Large Mammal Diet

White-lipped peccary (Tayassu pecari)

Large mammals are essential to healthy tropical forests and influence these ecosystems through their aspects related to their diet. Therefore, it is important to understand what factors influence large mammal diet and the cascading affects on the ecosystem of changes in large mammal diet.

I evaluate these questions using both extinct and extant species, with a focus on the Tayassuidae (“peccaries”). Some modern tayassuids, such as the white-lipped peccary (pictured above), are indicator species of healthy Neotropical forests. Areas where they have gone locally extinct have resulted in drastic changes to forest structure and function, including loss of biodiversity. Therefore, white-lipped peccaries are an ideal proxy for understanding how large mammal diet may be influenced by ecosystem alterations.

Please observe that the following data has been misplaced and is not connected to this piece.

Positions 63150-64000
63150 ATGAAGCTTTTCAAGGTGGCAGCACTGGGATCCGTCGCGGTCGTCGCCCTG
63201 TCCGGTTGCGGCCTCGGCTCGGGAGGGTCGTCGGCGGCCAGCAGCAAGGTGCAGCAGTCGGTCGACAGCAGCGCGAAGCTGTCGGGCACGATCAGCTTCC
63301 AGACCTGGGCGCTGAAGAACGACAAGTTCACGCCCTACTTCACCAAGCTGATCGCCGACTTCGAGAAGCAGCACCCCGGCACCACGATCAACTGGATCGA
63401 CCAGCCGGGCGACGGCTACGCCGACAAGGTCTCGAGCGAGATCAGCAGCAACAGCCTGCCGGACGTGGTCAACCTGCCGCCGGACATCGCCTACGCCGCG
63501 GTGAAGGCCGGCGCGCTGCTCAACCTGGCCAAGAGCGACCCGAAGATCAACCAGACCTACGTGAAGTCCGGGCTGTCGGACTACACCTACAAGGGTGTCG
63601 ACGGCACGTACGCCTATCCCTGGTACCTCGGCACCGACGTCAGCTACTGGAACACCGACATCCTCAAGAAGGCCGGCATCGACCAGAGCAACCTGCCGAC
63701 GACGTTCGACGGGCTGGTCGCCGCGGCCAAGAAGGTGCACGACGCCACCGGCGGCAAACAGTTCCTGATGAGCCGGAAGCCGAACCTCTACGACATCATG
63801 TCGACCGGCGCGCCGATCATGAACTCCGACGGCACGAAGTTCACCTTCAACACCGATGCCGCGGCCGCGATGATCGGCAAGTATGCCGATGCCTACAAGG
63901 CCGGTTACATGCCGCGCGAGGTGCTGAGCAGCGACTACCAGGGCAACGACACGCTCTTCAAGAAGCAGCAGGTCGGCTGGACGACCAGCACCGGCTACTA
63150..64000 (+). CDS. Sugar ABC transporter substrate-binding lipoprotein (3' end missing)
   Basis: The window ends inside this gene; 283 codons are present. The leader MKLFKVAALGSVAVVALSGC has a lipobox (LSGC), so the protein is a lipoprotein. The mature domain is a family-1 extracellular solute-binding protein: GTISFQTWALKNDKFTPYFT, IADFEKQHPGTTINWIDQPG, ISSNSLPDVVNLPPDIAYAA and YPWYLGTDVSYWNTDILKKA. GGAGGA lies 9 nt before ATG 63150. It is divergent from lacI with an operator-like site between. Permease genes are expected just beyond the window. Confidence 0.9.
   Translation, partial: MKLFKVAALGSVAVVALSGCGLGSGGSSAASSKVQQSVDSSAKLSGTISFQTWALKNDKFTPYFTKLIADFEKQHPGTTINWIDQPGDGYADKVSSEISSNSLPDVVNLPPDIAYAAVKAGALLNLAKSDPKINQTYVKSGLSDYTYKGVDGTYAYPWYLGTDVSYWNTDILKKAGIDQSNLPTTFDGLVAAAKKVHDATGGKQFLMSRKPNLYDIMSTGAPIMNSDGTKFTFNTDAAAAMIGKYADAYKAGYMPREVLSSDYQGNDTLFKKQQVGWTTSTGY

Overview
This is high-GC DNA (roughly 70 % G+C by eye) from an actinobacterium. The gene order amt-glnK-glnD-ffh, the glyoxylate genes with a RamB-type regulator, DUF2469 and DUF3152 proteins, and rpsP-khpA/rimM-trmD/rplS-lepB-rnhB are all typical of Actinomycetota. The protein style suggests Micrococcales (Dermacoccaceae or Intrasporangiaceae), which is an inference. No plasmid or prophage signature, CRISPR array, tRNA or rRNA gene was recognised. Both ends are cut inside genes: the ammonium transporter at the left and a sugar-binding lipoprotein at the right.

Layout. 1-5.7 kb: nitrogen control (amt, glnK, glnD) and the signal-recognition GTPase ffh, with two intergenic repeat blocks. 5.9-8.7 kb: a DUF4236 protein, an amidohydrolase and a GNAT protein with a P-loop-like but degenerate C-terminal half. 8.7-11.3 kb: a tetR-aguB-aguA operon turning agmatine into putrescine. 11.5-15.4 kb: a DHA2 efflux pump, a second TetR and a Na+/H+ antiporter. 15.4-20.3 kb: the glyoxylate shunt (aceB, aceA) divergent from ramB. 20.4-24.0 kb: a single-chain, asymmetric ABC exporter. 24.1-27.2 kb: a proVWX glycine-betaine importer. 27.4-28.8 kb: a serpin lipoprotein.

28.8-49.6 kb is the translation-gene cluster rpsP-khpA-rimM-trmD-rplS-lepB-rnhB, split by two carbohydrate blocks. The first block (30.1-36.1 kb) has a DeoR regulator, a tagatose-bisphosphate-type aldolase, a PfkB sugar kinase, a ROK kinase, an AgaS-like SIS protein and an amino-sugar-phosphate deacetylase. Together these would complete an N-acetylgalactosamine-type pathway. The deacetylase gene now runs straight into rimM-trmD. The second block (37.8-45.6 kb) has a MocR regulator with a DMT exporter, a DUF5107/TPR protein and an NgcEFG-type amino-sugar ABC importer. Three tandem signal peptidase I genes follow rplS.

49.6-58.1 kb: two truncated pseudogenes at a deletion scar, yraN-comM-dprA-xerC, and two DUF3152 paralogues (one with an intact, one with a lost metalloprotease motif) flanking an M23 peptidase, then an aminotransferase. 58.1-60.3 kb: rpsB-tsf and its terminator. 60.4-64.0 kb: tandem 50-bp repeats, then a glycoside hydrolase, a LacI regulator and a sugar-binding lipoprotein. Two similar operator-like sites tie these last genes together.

Target research questions include:

  • How do large mammals alter diet spatially and temporally in response to land use change in Central Brazil?

  • How will changing landscapes alter large mammal diet and influence the sustainability of large mammal species?

  • How have large mammals altered diet through time in response to changing climate? Can we use a deep time perspective to better predict dietary plasticity with current climate change?

White-lipped peccary lower jaw

This work is done in collaboration with colleagues at Vanderbilt University, University of Miami, and local grass-roots organizations including the IUCN/SC Peccary Specialist Group.

Jennifer Bradham
Assistant Professor of Environmental Science